Consumers Feeling Better

U.S. consumers seem to be enjoying some holiday cheer, at least according to the latest Reuter's/University of Michigan's consumer sentiment index, which was released on Friday.

U.S. consumers seem to be enjoying some holiday cheer, at least according to the latest Reuter’s/University of Michigan’s consumer sentiment index, which was released on Friday. The preliminary December index rose by 3.6 points to 67.7, the strongest it’s been in six months, and the fourth monthly rise in a row.

In fact, the index is roughly where it was in June, just before Congress flirted with a U.S. government default, whose unknowable prospects looked spooky indeed. But the consumer sentiment, as measured by the 500 households surveyed each month on their financial conditions and attitudes about the economy, is still well under levels recorded during most of 2010 and early 2011.

The expectations component of the index improved by even more than the base index: 5.7 points to 61.1. Are Americans finally beginning to feel the benefits of stronger retail sales, a rising stock market, higher factory output and even a narrowing trade gap? Maybe, but the sentiment is likely due to closer-to-home factors, such as less fear of job loss, since no one (except maybe Ben Bernanke) wakes up cheerful or even mildly optimistic because of a smaller trade deficit. The current conditions component of the index didn’t rise quite as much as expectations, however, up 0.3 points to 77.9.

Workers’ share in economic output down drastically

The share of all U.S. economic output that is being paid as wages dropped to 57.1 cents on the dollar during the third quarter of 2011, according to the Bureau of Labor Statistics late last week, the lowest level since the BLS started tracking the figure early in the Truman administration. The trend isn’t actually new, with labor’s share of the U.S. economic pie—as opposed to that going to businesses in the form of profits, as well as that going to depreciation, interest and rent—generally trending down since the 1980s.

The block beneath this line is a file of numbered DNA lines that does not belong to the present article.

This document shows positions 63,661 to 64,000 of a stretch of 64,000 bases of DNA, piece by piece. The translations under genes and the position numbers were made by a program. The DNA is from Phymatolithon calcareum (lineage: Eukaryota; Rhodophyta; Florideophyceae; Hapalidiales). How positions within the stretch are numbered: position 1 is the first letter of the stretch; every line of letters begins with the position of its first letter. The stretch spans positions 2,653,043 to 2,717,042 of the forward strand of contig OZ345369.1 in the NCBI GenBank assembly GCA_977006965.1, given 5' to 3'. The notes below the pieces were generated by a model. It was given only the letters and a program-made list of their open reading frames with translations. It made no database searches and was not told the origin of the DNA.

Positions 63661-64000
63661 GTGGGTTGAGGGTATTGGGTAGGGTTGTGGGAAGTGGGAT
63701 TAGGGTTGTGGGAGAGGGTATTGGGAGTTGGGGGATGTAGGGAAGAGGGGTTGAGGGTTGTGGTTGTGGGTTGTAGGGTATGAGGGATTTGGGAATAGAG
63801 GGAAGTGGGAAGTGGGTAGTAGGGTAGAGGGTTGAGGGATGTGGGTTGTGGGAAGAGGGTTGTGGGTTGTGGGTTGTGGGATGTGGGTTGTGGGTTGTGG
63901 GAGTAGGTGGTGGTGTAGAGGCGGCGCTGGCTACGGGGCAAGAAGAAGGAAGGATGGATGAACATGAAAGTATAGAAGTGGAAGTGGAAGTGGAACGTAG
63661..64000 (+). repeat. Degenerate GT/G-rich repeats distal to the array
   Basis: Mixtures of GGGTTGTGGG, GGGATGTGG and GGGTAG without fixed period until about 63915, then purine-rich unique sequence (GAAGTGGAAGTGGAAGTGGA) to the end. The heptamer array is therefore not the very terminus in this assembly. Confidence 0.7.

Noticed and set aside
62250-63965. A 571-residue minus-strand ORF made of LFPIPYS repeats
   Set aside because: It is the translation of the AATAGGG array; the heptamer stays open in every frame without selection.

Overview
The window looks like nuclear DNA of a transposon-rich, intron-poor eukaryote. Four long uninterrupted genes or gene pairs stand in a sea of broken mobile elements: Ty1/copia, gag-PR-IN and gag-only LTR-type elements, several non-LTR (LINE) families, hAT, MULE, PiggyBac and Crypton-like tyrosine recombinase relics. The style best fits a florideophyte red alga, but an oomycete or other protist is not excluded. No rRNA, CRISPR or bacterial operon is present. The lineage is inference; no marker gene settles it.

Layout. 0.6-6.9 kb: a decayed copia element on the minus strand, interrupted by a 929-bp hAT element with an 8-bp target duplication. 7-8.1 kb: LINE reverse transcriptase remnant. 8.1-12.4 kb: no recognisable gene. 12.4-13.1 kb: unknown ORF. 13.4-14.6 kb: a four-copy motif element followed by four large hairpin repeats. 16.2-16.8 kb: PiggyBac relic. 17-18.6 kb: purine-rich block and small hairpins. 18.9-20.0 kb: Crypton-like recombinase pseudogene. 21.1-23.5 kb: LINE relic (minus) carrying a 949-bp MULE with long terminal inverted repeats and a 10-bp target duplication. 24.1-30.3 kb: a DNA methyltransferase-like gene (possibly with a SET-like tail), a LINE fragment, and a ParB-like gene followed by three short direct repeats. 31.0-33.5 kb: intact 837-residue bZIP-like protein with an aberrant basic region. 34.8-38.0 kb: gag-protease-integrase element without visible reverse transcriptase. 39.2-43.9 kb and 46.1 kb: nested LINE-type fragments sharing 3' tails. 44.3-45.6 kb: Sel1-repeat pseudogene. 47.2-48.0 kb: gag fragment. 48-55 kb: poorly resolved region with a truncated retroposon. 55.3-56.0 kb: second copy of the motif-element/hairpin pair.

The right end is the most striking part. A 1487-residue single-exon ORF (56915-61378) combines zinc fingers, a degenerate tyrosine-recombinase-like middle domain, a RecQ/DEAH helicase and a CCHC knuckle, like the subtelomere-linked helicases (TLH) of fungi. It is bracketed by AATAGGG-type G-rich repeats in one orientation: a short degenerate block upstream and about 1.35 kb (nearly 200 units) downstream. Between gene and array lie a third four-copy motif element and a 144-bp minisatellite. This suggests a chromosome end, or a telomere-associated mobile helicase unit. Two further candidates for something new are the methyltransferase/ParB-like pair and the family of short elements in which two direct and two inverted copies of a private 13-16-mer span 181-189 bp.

Still, after a spike in labor’s share in the early 2000s that went up to nearly 65 cents, the drop has been precipitous. Before 2000, the average labor share of economic output was about 63.9 cents on the dollar. If labor’s share were still that, an estimated $780 billion more would be in the hands of U.S. households to support the expansion of the economy, according to J.P. Morgan economist Michael Feroli in a recent note.

Euro-Zone pacifies investors for now

By the end of the Brussels summit on Friday, most of the EU and all of the euro-zone countries had agreed to tighter fiscal controls, with the U.K. being the main exception, likely to protect the financial industry concentrated in the City of London, but also because the British don’t want to be sucked into a European superstate. To some observers, the British are missing the boat by vetoing new treaty revisions that would tighten fiscal controls, but others wags posited that the boat that just sailed was the Titanic.

In any case, the euro-zone apparently doesn’t need an entirely new treaty to tighten the screws. The summit came up with an instrument called an intergovernmental treaty, which the participants say will enforce fiscal discipline on the euro-zone nations that haven’t shown much it in recent years. Maybe, but it could also be a matter of Germany and France (but especially Germany) telling the debt-ridden nations of southern Europe that the northern European members of the euro-zone really, really mean it this time: no cheating.

Whether or not the new arrangement in Europe has any long-term prospects for success, investors seemed pleased on Friday by the outcome of the summit in Brussels, with the Dow Jones Industrial Average gaining 186.56 points, or 1.55 percent. The S&P 500 advanced 1.69 percent and the Nasdaq was up 1.94 percent.